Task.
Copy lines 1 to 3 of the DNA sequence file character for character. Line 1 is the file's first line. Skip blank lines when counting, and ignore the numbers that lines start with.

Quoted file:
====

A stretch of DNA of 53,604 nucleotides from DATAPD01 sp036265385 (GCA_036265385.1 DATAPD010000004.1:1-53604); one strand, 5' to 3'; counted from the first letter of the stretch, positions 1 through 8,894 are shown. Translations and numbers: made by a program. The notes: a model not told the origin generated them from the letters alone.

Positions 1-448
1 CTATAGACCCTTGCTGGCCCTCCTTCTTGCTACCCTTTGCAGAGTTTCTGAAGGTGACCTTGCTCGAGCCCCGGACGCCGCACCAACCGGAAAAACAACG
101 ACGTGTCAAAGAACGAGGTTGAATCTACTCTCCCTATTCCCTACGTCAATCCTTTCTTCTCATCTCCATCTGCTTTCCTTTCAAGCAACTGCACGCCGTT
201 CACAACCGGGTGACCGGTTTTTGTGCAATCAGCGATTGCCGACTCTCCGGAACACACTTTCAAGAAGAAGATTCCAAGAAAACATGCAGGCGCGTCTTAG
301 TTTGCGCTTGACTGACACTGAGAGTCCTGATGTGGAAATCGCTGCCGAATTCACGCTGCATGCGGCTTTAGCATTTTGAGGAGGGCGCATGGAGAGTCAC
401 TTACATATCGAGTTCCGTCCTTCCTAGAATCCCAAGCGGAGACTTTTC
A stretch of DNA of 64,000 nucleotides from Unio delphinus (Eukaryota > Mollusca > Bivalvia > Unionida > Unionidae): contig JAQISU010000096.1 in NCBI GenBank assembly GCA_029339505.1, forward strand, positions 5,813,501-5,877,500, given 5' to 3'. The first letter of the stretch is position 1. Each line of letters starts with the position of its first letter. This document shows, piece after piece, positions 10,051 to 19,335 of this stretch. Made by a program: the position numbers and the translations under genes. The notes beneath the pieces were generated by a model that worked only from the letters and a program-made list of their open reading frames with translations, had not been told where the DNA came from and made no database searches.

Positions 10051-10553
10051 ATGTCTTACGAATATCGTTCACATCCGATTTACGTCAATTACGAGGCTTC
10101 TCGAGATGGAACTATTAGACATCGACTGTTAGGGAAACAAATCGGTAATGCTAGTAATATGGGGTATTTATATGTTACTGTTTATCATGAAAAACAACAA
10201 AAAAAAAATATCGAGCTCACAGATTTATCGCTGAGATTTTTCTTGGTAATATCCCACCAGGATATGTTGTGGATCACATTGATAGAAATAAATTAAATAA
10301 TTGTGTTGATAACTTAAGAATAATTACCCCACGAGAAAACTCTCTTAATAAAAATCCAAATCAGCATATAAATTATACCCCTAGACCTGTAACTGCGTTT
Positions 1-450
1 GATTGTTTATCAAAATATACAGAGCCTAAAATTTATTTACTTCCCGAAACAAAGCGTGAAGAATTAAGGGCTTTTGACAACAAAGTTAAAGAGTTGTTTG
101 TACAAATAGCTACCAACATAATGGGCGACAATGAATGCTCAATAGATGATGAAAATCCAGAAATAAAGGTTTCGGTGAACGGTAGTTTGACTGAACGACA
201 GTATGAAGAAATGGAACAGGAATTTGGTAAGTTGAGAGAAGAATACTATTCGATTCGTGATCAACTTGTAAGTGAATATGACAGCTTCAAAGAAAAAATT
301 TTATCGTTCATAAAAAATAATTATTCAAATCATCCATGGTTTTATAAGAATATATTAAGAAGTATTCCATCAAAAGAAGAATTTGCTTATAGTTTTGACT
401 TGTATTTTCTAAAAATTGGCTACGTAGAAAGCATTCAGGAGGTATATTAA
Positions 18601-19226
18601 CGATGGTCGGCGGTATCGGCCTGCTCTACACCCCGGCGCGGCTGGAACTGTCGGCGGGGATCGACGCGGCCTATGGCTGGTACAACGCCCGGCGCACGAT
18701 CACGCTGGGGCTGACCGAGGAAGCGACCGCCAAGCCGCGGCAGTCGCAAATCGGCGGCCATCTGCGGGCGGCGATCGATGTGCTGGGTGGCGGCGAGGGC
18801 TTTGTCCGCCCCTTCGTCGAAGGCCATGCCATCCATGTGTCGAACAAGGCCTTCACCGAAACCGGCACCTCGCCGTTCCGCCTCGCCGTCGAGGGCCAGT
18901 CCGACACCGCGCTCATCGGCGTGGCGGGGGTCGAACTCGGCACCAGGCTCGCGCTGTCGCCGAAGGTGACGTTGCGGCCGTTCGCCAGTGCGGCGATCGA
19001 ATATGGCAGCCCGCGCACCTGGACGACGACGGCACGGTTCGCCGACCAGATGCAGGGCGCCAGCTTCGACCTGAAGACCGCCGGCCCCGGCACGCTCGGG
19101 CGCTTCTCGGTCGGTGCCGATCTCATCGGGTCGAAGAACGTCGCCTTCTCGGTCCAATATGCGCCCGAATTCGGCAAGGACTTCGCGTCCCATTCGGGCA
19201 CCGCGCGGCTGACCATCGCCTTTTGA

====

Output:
A stretch of DNA of 53,604 nucleotides from DATAPD01 sp036265385 (GCA_036265385.1 DATAPD010000004.1:1-53604); one strand, 5' to 3'; counted from the first letter of the stretch, positions 1 through 8,894 are shown. Translations and numbers: made by a program. The notes: a model not told the origin generated them from the letters alone.

Positions 1-448
1 CTATAGACCCTTGCTGGCCCTCCTTCTTGCTACCCTTTGCAGAGTTTCTGAAGGTGACCTTGCTCGAGCCCCGGACGCCGCACCAACCGGAAAAACAACG